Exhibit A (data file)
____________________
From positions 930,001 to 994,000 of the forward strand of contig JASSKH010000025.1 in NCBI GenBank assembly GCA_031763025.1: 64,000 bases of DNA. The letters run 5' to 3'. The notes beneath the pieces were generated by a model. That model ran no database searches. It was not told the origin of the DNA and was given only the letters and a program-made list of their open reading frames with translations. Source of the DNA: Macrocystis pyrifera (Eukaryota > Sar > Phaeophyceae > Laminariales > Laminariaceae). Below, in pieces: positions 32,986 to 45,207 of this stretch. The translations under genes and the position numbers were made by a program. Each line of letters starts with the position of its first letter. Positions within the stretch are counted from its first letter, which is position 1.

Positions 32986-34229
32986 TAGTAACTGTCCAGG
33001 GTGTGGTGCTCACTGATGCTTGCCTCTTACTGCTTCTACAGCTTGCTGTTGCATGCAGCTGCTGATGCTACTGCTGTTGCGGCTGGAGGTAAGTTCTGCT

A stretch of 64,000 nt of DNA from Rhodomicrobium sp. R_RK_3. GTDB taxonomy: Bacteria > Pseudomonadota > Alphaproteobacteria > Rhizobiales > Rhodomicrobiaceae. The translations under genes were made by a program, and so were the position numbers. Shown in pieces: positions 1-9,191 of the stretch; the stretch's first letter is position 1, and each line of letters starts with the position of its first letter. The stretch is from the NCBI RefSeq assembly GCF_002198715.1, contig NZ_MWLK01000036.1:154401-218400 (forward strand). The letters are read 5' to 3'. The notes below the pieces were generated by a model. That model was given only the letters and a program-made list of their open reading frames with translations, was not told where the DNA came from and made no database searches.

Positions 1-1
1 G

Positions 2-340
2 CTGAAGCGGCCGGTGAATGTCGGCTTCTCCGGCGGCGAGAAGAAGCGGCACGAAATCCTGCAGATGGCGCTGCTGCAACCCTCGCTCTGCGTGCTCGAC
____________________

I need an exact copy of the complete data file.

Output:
From positions 930,001 to 994,000 of the forward strand of contig JASSKH010000025.1 in NCBI GenBank assembly GCA_031763025.1: 64,000 bases of DNA. The letters run 5' to 3'. The notes beneath the pieces were generated by a model. That model ran no database searches. It was not told the origin of the DNA and was given only the letters and a program-made list of their open reading frames with translations. Source of the DNA: Macrocystis pyrifera (Eukaryota > Sar > Phaeophyceae > Laminariales > Laminariaceae). Below, in pieces: positions 32,986 to 45,207 of this stretch. The translations under genes and the position numbers were made by a program. Each line of letters starts with the position of its first letter. Positions within the stretch are counted from its first letter, which is position 1.

Positions 32986-34229
32986 TAGTAACTGTCCAGG
33001 GTGTGGTGCTCACTGATGCTTGCCTCTTACTGCTTCTACAGCTTGCTGTTGCATGCAGCTGCTGATGCTACTGCTGTTGCGGCTGGAGGTAAGTTCTGCT

A stretch of 64,000 nt of DNA from Rhodomicrobium sp. R_RK_3. GTDB taxonomy: Bacteria > Pseudomonadota > Alphaproteobacteria > Rhizobiales > Rhodomicrobiaceae. The translations under genes were made by a program, and so were the position numbers. Shown in pieces: positions 1-9,191 of the stretch; the stretch's first letter is position 1, and each line of letters starts with the position of its first letter. The stretch is from the NCBI RefSeq assembly GCF_002198715.1, contig NZ_MWLK01000036.1:154401-218400 (forward strand). The letters are read 5' to 3'. The notes below the pieces were generated by a model. That model was given only the letters and a program-made list of their open reading frames with translations, was not told where the DNA came from and made no database searches.

Positions 1-1
1 G

Positions 2-340
2 CTGAAGCGGCCGGTGAATGTCGGCTTCTCCGGCGGCGAGAAGAAGCGGCACGAAATCCTGCAGATGGCGCTGCTGCAACCCTCGCTCTGCGTGCTCGAC